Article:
- a young cat.
- (of cats) to give birth; bear.
Origin of kitten
Examples from the Web for kitten
Contemporary Examples of kitten
Suppose I have a sincere religious belief that if I stop at a stop sign, God kills a kitten.Why Hobby Lobby Will Be Bad for Conservatives
June 30, 2014
They are cheered on by penguins and interrupted by a kitten halftime show after the first hour.‘The Puppy Bowl’: The Super Bowl’s Fiercest Rival
February 2, 2014
That message was like catnip and I am the worst kind of kitten: I love trouble.The Return of the Replacements: Here Comes a Regular
September 13, 2013
A little girl wearing preppy clothes with a kitten—people want to be like her and wear those same clothes.Ralph Lauren Child Model, From Roadside to Runway
May 23, 2013
From a cat pawing over a long-distance relationship to the fall of a YouTube star, see the best of the kitten clips.Catdance Film Festival: The 7 Most Hilarious Shorts (VIDEO)
January 23, 2013
Historical Examples of kitten
Suddenly she smiled—the smile that suggested, in some subtle way, a kitten.The Slave Of The Lamp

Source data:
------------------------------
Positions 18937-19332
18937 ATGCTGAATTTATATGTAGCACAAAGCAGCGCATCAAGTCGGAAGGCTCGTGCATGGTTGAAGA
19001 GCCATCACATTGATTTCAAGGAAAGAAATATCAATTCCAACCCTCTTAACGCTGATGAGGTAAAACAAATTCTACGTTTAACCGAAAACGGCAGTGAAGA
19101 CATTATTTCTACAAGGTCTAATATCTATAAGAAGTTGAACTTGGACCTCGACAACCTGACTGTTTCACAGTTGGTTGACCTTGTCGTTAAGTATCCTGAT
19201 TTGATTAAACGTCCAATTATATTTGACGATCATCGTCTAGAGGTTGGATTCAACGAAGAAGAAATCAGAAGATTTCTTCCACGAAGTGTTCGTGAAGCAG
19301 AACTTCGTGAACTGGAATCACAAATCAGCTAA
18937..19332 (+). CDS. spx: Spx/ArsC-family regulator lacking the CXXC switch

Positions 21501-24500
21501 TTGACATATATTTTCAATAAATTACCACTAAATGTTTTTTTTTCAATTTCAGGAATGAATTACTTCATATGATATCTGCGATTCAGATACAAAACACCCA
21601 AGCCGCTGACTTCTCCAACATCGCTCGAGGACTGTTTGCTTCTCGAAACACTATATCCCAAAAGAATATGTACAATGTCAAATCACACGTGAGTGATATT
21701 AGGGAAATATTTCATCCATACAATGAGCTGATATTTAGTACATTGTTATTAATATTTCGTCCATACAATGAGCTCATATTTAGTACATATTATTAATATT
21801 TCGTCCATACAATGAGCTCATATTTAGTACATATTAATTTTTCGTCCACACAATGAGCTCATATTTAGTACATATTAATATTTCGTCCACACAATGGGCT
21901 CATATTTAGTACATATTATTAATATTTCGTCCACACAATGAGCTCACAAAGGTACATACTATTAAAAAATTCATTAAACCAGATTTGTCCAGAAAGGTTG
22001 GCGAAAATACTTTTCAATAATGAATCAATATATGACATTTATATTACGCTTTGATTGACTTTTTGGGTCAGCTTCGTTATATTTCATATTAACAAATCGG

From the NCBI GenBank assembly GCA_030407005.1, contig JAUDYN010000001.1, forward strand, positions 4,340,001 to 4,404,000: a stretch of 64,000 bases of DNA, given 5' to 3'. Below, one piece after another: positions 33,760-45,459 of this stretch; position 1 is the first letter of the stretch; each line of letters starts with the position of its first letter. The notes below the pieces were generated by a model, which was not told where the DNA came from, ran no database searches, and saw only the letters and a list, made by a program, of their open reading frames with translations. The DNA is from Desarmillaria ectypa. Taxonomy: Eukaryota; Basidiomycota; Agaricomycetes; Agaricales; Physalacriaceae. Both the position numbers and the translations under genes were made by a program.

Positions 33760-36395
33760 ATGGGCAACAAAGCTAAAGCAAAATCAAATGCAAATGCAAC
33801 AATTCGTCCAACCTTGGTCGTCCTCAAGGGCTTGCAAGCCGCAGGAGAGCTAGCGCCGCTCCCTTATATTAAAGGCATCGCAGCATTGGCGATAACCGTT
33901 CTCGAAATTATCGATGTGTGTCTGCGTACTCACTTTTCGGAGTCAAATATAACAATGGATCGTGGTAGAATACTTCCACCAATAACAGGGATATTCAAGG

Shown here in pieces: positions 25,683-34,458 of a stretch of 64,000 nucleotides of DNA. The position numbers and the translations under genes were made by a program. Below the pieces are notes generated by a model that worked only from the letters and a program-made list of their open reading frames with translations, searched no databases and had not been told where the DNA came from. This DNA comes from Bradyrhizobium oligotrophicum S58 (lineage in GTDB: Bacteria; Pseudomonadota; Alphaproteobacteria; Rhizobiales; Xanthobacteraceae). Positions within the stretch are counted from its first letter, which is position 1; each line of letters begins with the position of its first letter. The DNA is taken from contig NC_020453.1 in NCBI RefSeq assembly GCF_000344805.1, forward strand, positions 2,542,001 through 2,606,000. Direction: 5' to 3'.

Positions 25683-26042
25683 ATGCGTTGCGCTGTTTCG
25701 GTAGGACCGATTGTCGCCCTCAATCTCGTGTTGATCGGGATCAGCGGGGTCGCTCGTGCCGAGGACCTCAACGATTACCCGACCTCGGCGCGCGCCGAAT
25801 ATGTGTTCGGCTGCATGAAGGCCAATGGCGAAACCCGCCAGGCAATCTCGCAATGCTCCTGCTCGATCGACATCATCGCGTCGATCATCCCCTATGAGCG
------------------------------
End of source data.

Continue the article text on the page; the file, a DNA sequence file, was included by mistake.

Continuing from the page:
Henry Seton Merriman
I was ill for three days, and all that time the kitten was kept with me.
Then, too, he used to wash Jack, lapping him all over as a mother cat does her kitten.
Wordsworth's "Kitten and the Falling Leaves," is in the high, moralizing style.
The Pole-cat or Skunk is about the size of a kitten eight months old.The History of Louisiana
Le Page Du Pratz
- a young cat
- have kittens or have a canary British informal to react with disapproval, anxiety, etcshe had kittens when she got the bill US equivalent: have a cow
- (of cats) to give birth to (young)
Word Origin for kitten
Word Origin and History for kitten
late 14c., probably from an Anglo-French variant of Old French chitoun (Old North French caton) "little cat," from chat "cat," from Late Latin cattus (see cat). Applied playfully to a young girl, a sweetheart, from 1870.
Idioms and Phrases with kitten
see have a fit (kittens); weak as a kitten.